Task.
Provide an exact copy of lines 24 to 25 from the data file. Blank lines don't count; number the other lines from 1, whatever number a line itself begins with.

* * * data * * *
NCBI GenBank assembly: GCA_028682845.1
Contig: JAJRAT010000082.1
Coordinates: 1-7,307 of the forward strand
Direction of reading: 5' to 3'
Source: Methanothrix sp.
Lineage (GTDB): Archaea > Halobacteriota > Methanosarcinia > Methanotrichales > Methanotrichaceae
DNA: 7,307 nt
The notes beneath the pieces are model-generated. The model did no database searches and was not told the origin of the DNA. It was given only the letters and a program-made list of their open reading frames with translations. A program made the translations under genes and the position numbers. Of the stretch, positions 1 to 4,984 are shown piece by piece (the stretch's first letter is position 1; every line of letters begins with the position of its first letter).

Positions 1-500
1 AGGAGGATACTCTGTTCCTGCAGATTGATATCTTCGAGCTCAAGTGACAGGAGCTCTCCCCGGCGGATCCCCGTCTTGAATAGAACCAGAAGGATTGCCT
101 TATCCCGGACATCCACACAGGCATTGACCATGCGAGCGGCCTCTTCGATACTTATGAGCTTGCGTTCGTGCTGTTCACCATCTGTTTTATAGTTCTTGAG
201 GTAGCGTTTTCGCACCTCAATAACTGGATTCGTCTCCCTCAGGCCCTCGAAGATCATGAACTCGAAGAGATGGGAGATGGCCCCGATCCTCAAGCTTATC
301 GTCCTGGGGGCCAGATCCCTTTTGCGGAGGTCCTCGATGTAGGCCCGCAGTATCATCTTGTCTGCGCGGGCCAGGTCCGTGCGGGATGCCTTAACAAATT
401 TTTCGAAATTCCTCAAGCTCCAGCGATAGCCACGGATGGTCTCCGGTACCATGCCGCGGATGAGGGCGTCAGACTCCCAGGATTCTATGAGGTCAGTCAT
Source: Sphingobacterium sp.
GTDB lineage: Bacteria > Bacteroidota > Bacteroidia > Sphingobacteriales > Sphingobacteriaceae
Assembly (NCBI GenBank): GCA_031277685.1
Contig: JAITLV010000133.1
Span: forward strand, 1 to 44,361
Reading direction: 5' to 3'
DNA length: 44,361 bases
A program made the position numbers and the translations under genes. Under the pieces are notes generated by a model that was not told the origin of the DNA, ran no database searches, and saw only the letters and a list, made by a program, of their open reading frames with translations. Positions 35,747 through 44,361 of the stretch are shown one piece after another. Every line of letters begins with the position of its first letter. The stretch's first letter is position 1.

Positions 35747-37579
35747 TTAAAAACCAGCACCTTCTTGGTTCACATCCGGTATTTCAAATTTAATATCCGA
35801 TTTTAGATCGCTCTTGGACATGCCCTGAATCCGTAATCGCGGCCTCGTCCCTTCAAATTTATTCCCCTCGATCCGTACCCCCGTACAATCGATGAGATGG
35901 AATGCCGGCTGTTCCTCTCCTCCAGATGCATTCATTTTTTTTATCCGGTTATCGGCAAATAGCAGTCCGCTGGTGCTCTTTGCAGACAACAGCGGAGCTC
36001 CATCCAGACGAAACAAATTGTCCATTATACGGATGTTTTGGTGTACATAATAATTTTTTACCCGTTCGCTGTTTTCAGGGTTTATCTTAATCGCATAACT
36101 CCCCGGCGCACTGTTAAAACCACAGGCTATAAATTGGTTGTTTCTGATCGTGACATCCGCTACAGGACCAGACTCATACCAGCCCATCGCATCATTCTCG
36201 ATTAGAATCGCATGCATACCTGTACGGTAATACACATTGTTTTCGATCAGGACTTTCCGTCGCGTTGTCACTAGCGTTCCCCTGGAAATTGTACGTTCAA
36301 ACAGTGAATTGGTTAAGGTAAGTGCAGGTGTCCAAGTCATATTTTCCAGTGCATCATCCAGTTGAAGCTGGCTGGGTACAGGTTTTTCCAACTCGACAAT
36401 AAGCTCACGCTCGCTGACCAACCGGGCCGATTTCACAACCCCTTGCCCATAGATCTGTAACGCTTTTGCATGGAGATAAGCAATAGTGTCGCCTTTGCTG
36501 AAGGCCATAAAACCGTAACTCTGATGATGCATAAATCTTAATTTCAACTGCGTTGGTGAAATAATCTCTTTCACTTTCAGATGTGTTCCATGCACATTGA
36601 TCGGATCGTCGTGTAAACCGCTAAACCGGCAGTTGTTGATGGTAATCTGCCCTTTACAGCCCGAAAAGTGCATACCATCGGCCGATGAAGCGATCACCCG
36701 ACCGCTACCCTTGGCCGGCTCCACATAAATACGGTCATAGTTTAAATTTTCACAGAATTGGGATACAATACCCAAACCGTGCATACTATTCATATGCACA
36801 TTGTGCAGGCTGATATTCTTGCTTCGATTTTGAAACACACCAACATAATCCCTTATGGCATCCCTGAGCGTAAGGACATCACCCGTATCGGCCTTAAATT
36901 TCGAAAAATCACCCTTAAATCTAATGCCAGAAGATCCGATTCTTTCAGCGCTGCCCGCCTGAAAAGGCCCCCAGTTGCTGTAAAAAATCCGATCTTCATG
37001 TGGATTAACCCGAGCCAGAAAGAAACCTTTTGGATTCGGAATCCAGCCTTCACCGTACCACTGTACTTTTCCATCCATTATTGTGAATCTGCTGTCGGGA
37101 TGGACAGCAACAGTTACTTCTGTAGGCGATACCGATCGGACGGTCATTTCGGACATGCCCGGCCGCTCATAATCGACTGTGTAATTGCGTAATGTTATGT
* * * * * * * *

35747 TTAAAAACCAGCACCTTCTTGGTTCACATCCGGTATTTCAAATTTAATATCCGA
35801 TTTTAGATCGCTCTTGGACATGCCCTGAATCCGTAATCGCGGCCTCGTCCCTTCAAATTTATTCCCCTCGATCCGTACCCCCGTACAATCGATGAGATGG